Just before I hit the bricks, I hit the deli around the corner for a newspaper.
A thirtysomething Latina stands in front of me on line. She’s lucky if she’s five feet tall—and damned near as wide. She’s also bundled up in a brown downcoat, sausage-tight jeans and a floppy beige hat that’s straight out of the old Fat Albert cartoons.
When she reaches into her purse to pay for her coffee and ham-egg-and-cheese sandwich, I’m struck by her fingernails. They’re not only three inches long, they’re an inch or two across.
What’s more, they’ve been painted an inky black that’s more Goth than ghetto. No glitter-sprinkled swirl or filigrees here, homeboy. Think cockroach shells.
She takes her breakfast and pocketbook, and begins to walk out. White-white me, I’m already holding my two quarters for today’s Daily News. I hand them to the cashier and head for the door.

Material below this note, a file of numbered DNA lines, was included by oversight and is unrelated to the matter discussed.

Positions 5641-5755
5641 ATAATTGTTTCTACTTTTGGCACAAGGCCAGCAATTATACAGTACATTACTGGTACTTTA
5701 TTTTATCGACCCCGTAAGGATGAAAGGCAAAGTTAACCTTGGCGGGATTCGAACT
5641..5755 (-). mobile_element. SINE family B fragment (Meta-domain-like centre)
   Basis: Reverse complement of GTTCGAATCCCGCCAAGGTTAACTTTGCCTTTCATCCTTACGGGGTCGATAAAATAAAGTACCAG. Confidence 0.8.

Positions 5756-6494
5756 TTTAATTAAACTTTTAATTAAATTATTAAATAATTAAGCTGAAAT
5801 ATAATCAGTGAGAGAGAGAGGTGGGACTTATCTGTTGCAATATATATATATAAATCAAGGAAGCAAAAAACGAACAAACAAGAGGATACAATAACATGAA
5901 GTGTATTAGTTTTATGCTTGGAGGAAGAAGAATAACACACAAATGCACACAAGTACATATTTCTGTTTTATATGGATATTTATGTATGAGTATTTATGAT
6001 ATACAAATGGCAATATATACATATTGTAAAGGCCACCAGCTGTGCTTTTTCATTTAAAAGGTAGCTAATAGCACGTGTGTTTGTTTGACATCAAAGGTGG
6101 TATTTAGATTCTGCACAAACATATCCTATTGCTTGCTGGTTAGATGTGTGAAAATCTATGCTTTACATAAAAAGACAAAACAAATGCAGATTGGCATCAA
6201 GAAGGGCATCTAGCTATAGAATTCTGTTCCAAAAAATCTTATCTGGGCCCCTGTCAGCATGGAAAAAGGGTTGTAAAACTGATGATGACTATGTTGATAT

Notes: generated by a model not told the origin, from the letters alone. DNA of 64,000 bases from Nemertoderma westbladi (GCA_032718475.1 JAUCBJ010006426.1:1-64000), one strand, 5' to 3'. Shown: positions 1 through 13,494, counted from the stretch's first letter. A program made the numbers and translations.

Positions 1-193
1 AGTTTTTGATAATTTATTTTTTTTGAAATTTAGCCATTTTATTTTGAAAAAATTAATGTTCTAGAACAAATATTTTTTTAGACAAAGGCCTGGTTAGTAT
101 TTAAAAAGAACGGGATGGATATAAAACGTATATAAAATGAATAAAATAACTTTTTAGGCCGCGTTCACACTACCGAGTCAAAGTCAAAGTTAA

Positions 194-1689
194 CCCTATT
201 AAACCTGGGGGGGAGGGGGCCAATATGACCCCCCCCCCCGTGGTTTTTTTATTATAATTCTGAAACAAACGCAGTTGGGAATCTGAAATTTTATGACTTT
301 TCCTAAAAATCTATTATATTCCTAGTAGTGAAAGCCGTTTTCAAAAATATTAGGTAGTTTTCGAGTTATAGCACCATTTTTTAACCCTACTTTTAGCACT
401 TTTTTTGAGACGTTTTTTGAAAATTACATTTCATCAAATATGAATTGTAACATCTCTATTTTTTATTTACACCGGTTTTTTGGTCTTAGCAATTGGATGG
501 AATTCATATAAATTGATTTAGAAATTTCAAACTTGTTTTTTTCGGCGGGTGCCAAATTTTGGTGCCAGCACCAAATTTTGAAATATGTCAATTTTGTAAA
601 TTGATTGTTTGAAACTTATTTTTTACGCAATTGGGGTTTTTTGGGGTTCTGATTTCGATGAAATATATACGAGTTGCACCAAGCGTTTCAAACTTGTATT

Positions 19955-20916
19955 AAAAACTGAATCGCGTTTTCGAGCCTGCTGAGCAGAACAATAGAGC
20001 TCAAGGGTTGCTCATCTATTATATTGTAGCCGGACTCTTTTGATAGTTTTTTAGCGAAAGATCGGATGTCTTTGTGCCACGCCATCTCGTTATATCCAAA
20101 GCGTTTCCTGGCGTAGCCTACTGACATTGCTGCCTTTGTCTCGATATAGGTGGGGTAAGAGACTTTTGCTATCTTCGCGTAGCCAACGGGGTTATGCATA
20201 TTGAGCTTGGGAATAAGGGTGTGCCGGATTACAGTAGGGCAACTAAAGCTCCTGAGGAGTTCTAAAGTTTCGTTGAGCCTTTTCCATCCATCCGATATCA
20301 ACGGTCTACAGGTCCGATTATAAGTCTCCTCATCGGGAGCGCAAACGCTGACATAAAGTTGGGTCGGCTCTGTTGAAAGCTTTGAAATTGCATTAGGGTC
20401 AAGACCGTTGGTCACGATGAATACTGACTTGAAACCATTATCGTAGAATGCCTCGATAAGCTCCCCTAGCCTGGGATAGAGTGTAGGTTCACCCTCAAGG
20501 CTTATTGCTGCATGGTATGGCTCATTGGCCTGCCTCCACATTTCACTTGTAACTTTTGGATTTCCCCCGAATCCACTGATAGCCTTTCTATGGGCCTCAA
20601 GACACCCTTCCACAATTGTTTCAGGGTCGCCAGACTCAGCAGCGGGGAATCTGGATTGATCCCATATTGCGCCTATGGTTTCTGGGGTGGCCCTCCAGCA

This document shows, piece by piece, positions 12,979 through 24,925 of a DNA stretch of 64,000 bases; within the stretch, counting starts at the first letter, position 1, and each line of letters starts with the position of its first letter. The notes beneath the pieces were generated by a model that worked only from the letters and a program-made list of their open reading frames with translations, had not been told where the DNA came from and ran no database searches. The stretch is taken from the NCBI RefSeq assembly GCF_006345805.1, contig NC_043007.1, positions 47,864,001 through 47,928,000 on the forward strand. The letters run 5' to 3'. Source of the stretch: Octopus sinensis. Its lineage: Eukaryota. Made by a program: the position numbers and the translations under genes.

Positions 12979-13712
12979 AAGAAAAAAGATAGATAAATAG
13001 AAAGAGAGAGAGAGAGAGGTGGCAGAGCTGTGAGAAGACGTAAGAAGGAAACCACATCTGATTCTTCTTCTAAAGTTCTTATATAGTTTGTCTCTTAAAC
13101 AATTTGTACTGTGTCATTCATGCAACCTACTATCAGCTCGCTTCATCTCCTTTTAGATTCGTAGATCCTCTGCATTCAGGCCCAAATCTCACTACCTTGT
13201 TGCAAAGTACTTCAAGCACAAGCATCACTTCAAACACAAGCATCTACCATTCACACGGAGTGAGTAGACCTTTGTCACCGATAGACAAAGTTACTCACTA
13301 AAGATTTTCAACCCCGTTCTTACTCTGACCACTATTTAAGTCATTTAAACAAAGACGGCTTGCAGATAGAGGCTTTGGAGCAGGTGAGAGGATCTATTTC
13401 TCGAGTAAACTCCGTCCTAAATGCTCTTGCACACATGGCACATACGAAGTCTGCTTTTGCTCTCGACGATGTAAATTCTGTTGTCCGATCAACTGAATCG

The woman is nearly through the doorway, and I’m right behind her. Suddenly, she halts and holds the door open with her elbow. For me, I think, so it won’t slam in my face.
“Thanks,” I say. But as I try to grab the door from her—the ding-a-ling bells at the top of the door sounding off over and over—she gives me a serious stink-eye.
I look at her and shrug.
Then she looks down at her big, witchy fingernails. She wasn’t holding the door for me; the big glass thing just swung back too fast and she wants to make sure it didn’t scratch, clip or bend the precious press-ons. For half a second, I think she’s going to count them from one to ten just to be sure.
But she just splays them out in front of her, the bag o’ coffee and sandwich and the pocketbook both swinging from her arm, more ding-a-linging from above, and stares at them. Not one imperfection.
I open my mouth to say, “Excuse me,” and she bolts out before I get a word out. I have to lunge forward to catch the door. So I do.
And once I hit the sidewalk, she goes her way and I go mine.
Tim Coleman covers the walk-to-work beat in Foot It.